Historic Perth golf course is back on track with good performance results

© DC Thomson
The North Inch golf course, Perth.

A Perth golf club – one of the oldest in the world – has seen a turnaround in its fortunes with income and user satisfaction both on the rise.

It had been feared that the North Inch golf course may have to close because of financial problems but a six-year plan devised by Perth and Kinross Council last spring appears to be paying dividends.

The course’s annual report for the 2016 to 2017 financial year shows the total income has increased from £60,494 to £83,623.

The review also reveals 85% of users are happy with the condition of the golf course.

The performance figures show there were 3,255 visitor rounds of golf played in 2016/17 – a 14% increase – and that the club attracted 49 new golfers, which was 63% over its target.

Among the initiatives used to boost the club’s’ fortunes, were establishing price brackets for off-peak times and setting a group price for eight or more golfers. Players can also book and pay online via a third party provider.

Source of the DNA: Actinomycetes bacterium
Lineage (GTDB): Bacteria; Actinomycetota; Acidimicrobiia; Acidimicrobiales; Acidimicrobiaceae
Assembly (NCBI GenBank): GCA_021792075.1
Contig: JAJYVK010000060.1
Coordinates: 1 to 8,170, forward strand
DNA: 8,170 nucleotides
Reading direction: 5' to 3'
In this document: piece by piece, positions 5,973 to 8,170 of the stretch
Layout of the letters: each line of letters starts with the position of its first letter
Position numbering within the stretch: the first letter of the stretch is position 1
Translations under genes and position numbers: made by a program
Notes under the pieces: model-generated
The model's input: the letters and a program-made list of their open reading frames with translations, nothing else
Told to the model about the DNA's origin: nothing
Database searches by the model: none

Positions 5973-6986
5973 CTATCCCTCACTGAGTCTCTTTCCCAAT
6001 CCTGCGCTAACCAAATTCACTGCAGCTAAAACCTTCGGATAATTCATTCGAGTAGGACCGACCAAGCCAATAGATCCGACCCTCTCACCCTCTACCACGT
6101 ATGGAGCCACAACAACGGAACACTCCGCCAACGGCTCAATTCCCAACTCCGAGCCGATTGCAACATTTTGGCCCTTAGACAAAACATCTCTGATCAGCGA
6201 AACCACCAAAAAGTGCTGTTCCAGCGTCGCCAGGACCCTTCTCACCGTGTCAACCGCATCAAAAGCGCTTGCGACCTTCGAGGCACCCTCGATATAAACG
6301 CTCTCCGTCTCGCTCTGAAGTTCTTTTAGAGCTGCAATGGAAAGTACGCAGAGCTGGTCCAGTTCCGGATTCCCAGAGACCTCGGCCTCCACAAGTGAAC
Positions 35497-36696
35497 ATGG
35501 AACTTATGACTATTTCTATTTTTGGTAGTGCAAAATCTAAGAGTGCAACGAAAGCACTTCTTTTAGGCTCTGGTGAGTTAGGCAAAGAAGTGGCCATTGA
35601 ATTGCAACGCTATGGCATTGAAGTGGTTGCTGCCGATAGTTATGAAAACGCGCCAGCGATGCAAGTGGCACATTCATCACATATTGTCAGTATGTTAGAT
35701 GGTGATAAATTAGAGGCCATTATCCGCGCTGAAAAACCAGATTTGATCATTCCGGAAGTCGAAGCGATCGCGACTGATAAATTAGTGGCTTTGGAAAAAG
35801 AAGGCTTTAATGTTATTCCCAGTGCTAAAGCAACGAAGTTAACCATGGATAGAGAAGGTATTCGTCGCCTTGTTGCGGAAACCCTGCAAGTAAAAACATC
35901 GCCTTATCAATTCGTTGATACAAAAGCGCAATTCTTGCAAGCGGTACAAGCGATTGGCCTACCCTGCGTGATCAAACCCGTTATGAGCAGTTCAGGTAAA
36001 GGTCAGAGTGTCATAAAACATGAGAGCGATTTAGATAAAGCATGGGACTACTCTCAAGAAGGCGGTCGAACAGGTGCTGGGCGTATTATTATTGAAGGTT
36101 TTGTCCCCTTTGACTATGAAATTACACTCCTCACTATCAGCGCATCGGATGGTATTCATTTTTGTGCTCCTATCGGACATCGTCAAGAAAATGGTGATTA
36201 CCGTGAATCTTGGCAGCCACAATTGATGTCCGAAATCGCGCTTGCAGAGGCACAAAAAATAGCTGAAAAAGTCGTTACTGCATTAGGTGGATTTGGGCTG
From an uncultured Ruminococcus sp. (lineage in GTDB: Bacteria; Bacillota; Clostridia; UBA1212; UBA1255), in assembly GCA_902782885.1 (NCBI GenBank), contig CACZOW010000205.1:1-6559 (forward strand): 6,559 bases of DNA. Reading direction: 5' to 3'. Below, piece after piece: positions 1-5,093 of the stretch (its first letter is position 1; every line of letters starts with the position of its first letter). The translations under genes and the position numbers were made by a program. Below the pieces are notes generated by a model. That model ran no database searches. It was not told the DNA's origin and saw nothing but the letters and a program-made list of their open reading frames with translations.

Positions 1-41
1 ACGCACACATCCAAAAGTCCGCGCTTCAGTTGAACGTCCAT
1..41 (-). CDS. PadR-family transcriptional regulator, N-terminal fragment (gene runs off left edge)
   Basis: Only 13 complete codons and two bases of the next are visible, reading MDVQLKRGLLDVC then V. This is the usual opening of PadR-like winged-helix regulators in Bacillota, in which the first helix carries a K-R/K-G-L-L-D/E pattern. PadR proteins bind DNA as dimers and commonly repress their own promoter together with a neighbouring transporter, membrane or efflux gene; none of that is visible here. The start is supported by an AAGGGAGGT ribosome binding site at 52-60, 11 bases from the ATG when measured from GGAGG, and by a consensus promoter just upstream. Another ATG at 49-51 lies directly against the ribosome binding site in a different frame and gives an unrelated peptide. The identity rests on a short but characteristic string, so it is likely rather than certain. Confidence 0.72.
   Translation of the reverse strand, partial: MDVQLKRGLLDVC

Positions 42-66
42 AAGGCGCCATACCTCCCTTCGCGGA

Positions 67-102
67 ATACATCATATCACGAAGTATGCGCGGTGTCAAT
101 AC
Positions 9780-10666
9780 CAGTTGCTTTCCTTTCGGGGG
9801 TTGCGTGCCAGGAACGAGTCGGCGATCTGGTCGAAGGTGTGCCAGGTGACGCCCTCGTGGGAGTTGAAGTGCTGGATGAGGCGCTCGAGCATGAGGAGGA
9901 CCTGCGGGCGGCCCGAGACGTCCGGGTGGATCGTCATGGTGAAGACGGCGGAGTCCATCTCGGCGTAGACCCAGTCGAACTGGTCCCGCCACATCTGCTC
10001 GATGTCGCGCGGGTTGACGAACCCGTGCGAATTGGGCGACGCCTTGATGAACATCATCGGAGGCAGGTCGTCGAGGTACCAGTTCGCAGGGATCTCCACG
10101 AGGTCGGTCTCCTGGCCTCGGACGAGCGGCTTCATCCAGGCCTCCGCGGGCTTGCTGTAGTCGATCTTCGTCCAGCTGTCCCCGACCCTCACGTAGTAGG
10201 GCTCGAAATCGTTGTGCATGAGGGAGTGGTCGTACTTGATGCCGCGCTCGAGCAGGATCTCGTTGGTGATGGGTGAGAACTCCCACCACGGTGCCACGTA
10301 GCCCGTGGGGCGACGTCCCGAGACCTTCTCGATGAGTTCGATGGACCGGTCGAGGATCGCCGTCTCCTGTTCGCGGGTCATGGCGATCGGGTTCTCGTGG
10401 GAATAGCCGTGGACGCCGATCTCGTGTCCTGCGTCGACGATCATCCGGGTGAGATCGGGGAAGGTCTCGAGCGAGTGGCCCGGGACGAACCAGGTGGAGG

The council-run North Inch golf club now has 817 Facebook followers and tries to interact with them on a daily basis. In addition, club chiefs have a new YouTube channel showing golf course videos.

A report drawn up by Barbara Renton, Perth and Kinross Council’s director of environment, said the game of golf was at “a crossroads” at the present time.

“In the last decade, the number of adult playing members has decreased significantly in Scotland to below 200,000 members,” she said.

“In addition, almost 90% of registered members are aged 35 or over, with the majority of members aged between 55 and 74.2

Her report continues: “Golf in Scotland requires a new direction to provide greater opportunity for investment and growth to support clubs and players at all levels. Recent years has seen ever decreasing resources being invested in golf in Scotland from membership affiliation income, commercial revenue and funding partners.”

Ms Renton outlines several initiatives which are helping the North Inch golf club to survive in the present financial climate. These include increasing the growth in its junior golf membership from five to almost 70 during the past two years.

She also highlights the club-run beginner ladies’ golf sessions that take place every second Monday at the course.

And Ms Renton pointed to the course creating a “sustainable future” by running a nine-hole footgolf course at the North Inch. Footgolf is played by kicking a regular sized football into an oversized hole.

It has been recorded that King James VI played on the North Inch in the 1500s and Beasley’s World of Atlas of Golf described it as “the first recognisable golf course in the world.”

The annual report on the club will be discussed at a meeting of Perth and Kinross Council’s environment, enterprise and infrastructure committee on Wednesday.

 

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